Total posts : 45366
its too dark out to take photos this time.
i used a mystery diode i believe to be germanium. it has glass body and one green stripe on the cathode side. i put the 104 capacitor on the anode side of the diode and put them both between the two leads of the coil.
i taped the field strength meter’s antenna in a spot 1ft off the ground and about 8ft from the amt3000 antenna.
i used my fluke 117 multimeter set to the mV DC setting. am i right to have it on the DC setting?
with the transmitter turned off it read 0.5mV. with the transmitter turned on and the coil way out of tune it also reads 0.5mV. the tapping the coil at the point i know to give the highest peak voltage (usually 10.5V, but it varies throughout the day) caused the meter to fluctuate between 3.6 and 4.1mV. most of the time it was at 3.6mV. the points around this tap (which i believe drop the peak voltage down to around 8 or 9V) showed 2mV on the meter.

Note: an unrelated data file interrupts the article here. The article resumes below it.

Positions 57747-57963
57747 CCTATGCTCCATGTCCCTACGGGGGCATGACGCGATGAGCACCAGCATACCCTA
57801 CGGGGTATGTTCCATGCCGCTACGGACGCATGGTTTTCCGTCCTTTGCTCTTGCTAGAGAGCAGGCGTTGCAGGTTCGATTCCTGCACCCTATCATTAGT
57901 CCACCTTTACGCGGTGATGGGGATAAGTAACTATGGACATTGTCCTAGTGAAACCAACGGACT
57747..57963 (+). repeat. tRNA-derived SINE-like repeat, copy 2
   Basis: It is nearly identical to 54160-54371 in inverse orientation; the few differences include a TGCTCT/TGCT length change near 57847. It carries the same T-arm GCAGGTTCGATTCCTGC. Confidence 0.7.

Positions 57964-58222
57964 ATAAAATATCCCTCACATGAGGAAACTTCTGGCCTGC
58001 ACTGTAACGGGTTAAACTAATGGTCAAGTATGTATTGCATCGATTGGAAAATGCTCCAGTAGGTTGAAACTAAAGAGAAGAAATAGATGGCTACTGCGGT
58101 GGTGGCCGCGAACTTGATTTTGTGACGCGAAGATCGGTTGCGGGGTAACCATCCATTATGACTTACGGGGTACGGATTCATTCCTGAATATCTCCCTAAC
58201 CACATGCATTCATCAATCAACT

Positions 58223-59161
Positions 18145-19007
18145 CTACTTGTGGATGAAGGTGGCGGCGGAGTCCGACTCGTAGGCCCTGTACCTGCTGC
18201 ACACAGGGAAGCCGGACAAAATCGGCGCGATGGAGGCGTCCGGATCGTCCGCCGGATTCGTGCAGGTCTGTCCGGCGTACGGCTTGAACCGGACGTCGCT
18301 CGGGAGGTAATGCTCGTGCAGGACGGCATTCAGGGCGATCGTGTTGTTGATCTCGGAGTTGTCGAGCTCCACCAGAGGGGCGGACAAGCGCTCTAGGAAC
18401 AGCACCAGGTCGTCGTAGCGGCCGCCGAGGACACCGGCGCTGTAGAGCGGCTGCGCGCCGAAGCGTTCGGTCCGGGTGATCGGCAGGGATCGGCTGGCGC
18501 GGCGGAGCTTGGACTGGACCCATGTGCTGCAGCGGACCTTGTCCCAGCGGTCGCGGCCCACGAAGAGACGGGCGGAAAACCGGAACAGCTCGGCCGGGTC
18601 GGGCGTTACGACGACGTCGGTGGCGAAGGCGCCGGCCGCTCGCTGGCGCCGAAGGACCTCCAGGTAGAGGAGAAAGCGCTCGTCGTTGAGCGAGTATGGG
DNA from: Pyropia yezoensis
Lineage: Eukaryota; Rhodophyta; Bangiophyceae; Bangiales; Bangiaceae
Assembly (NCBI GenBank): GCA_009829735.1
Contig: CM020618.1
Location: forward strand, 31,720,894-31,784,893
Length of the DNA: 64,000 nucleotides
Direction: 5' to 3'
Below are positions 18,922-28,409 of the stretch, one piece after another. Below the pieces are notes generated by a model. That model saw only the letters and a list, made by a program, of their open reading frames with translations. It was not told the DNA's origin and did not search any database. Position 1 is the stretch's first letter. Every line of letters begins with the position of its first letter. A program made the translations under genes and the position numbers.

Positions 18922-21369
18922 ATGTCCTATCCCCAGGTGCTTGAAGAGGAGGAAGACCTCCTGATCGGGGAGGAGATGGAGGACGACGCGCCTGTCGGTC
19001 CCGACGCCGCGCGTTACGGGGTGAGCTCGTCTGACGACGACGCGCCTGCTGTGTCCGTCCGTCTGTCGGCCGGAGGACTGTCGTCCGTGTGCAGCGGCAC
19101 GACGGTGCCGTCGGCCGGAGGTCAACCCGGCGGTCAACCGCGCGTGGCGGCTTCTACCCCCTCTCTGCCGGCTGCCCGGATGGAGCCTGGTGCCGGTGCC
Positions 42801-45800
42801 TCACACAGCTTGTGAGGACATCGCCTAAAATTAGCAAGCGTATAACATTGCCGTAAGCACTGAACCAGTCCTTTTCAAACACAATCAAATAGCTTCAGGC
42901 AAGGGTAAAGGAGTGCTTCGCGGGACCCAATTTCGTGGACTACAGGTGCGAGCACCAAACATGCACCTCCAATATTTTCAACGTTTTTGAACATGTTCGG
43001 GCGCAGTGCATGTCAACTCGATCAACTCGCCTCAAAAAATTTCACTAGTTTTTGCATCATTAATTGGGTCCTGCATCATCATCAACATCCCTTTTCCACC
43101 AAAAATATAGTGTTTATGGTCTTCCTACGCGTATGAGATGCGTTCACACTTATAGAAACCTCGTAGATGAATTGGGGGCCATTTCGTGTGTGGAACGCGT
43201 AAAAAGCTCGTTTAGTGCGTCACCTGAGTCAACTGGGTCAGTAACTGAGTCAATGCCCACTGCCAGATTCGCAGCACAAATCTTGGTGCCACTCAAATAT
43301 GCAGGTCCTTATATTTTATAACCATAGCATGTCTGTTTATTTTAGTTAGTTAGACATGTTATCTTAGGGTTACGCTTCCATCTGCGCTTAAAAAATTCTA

conclusion: this method is much easier to read than the oscilloscope method (and it is way more convenient than lugging around a huge oscilloscope). however it is annoying to not be able to verify the peak voltage at the same time (i only have one multimeter).
i am curious why the values picked up would be so different (3.6mV vs 700mV). its too dark outside to do any more testing tonight but tomorrow i am going to try elevating the field strength meter’s antenna to be about parallel with the antenna. currently it is slightly below the antenna.
ps- i have a question about the peak voltage reading from the probe points on the amt3000. what exactly is that measurement called and what is it actually measuring? all i know is that higher is better and that it has something to do with resonance and how much power is being coupled to the antenna.
edit: fixed some grammar.